Funding aids services delivering support to survivors throughout pandemic

Reports of domestic violence have increased in North Devon.

Reports of domestic violence have increased in North Devon. - Credit: Getty Images/iStockphoto

Victim support services in Avon and Somerset have benefitted from Covid-19 Extraordinary Ministry of Justice Funding to help further strengthen their response during the pandemic. 

Police and Crime Commissioner (PCC) Sue Mountstevens virtually met with support services including Mankind, SARSAS, Kinergy and Opoka to discover the challenges the providers faced throughout the pandemic, how services have been adapted and the impact of backlogs in the criminal justice system. 

Alongside a number of other services, the four providers received funding from the PCC, who has helped them set-up and continue to offer remote support to victims including webchats, phone and zoom counselling, online group sessions and even online yoga and art classes. 

Mankind offers support to men suffering from domestic abuse and SARSAS provides support to people in Avon and Somerset who have experienced rape or any kind of sexual assault or abuse at any time in their lives.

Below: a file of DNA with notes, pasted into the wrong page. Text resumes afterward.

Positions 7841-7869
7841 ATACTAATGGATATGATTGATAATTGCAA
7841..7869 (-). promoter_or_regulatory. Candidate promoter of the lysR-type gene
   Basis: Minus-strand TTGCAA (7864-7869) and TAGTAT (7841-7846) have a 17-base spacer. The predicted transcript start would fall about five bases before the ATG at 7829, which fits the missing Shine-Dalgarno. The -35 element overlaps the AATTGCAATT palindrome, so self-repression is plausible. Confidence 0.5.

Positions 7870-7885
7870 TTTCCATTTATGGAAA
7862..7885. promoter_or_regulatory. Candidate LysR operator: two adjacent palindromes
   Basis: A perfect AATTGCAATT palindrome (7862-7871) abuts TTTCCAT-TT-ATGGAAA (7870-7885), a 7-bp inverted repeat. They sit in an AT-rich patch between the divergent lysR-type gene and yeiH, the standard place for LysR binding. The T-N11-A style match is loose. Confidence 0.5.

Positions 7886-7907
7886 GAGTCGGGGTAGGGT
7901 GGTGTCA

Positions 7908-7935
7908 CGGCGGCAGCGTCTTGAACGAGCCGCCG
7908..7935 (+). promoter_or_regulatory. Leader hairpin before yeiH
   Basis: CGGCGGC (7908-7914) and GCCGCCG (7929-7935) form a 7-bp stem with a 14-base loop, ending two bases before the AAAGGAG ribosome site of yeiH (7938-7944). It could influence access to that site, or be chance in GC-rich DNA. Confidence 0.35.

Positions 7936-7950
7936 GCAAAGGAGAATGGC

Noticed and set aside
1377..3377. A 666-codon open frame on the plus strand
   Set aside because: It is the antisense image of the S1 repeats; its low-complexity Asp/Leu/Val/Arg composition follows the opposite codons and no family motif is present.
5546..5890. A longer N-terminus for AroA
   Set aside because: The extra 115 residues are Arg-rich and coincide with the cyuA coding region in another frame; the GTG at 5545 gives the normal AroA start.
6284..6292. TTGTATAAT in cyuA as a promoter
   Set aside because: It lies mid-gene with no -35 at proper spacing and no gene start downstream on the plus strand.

Opoka is a specialist service that supports Polish women and children who live in Avon and Somerset and who are victims of domestic abuse, and Kinergy is a counselling agency offering support for survivors of sexual abuse and sexual violence. 

Ms Mountstevens said: “This year has been a scary and uncertain time for those who are in domestic abuse environments or relationships.

"It was incredibly inspiring to hear about the work that these services are doing to ensure victims and survivors of past and present crimes are being supported during the pandemic. 

“These providers have had to go above and beyond to adapt, and I know they are still delivering vitally important advocacy, emotional and psychological support to local people.  

“I want victims to know that services do not judge; they are there to listen to you and support you on your recovery journey, whatever form that might take. 

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“Please remember that household isolation instructions do not apply if you need to leave your house to escape domestic abuse. If you do not want to speak to the police, speak to someone.” 

Victims can access help whether they choose to report to the police or not, no matter how long ago the crime took place. 

For more information on local support services, log-on to